Trying to read French: a digression
My approach to learning French is totally screwball. Instead of trying to use simple words and sentences, when I'm talking to Thomas about philosophy or history or science I ask him what the French for various obscure technical terms is; and I am continually managing to throw Jenny into distress by asking them if there is an equivalent French expression for some obscure English idiom. This is no doubt very good for Thomas' English and Jenny's French (and her English, which I fear she will forget if she stays in France too long!), but not so good for mine. On the other hand, I find I can read French with increasing fluency - museum and tourist signs in multiple languages are most helpful here, as is my instinctive effort to make sense of any and all writing I encounter. Last night I was curious about how French historians presented all the English victories like Agincourt, so I picked up one of Thomas' books on the hundred years war (by Jean Favier) and read its description of that battle without any trouble. But Jenny doesn't think Pirenne's Mahomet et Charlemagne would be an ideal choice to learn French on... I lust hopelessly after all the books in the shops.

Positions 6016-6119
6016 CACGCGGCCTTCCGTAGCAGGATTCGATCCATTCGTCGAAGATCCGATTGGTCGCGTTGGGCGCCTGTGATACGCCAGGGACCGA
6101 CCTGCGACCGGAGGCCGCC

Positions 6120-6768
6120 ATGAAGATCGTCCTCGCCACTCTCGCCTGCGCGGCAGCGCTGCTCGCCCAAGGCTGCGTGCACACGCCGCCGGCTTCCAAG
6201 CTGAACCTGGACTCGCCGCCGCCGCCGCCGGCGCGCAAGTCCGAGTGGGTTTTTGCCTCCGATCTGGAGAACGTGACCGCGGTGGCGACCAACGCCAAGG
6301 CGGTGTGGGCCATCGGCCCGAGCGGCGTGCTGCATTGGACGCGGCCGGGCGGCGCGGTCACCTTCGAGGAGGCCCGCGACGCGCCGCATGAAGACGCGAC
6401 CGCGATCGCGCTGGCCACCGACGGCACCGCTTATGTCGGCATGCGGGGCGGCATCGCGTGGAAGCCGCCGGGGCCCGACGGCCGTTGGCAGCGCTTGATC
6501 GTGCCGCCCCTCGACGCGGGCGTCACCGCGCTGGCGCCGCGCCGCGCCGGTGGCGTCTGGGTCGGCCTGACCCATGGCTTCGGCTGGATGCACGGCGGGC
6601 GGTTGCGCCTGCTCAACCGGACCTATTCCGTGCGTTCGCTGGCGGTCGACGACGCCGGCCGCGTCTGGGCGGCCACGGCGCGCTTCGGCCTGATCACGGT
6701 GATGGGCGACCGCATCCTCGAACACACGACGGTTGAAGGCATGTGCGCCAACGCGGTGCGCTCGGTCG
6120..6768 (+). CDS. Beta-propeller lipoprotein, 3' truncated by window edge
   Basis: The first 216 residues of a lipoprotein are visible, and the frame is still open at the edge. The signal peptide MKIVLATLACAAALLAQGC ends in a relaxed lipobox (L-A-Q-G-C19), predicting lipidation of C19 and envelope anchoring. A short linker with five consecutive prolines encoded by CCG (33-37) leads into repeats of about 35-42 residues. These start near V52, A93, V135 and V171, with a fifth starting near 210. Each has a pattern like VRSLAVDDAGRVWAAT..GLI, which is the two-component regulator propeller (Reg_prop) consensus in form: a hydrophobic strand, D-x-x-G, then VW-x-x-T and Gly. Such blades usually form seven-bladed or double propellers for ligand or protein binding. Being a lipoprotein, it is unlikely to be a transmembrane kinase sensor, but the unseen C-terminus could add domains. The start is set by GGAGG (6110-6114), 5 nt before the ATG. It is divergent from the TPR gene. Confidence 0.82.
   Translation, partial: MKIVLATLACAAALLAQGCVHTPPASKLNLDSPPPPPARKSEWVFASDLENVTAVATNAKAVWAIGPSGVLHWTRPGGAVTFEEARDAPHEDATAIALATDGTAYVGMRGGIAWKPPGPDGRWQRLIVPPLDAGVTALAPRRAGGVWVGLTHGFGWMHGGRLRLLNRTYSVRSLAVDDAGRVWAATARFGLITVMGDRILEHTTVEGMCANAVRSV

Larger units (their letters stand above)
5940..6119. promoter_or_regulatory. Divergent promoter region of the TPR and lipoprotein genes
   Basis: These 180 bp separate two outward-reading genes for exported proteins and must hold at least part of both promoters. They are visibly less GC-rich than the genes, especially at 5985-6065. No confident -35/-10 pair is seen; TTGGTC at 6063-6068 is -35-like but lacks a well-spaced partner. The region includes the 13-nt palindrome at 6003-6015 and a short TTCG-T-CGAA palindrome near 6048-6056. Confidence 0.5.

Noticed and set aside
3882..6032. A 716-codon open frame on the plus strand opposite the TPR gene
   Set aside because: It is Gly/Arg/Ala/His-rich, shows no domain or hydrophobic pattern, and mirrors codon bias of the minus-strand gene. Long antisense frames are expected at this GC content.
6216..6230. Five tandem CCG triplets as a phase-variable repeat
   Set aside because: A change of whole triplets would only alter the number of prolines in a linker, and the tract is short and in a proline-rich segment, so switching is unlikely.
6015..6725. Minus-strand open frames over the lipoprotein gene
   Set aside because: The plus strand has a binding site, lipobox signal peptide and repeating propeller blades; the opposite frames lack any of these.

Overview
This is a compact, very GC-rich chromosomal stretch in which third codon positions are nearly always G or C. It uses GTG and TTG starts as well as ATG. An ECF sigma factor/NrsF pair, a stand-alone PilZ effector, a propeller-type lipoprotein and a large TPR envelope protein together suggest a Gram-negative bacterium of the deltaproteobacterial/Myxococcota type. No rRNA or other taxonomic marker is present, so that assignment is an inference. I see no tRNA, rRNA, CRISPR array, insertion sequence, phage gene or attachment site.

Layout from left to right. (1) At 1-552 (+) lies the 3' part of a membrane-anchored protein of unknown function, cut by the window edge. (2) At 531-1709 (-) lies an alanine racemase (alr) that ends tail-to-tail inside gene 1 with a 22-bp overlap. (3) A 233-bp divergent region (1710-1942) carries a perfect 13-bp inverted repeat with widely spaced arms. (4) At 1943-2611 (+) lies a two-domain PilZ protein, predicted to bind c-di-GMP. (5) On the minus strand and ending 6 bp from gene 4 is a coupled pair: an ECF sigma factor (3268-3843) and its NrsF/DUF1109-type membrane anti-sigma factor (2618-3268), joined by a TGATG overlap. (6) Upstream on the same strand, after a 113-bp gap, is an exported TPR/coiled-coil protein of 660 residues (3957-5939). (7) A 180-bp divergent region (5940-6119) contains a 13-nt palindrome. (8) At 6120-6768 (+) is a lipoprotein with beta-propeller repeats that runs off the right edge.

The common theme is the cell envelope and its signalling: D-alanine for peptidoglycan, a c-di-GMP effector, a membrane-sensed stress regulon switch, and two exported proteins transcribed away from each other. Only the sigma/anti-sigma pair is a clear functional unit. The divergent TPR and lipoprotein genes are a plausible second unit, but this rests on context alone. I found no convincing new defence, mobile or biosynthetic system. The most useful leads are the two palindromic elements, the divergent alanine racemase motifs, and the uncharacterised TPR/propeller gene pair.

It is still pretty damp, so there is some doubt about our planned ascent of San Bartolemy on the weekend -- apparently it snowed at 1000m yesterday! If it is too wet, we may head for the Basque country or the Mediterranean for more touristy doings. I'm off to visit more museums today; tomorrow I will go to Carcassonne.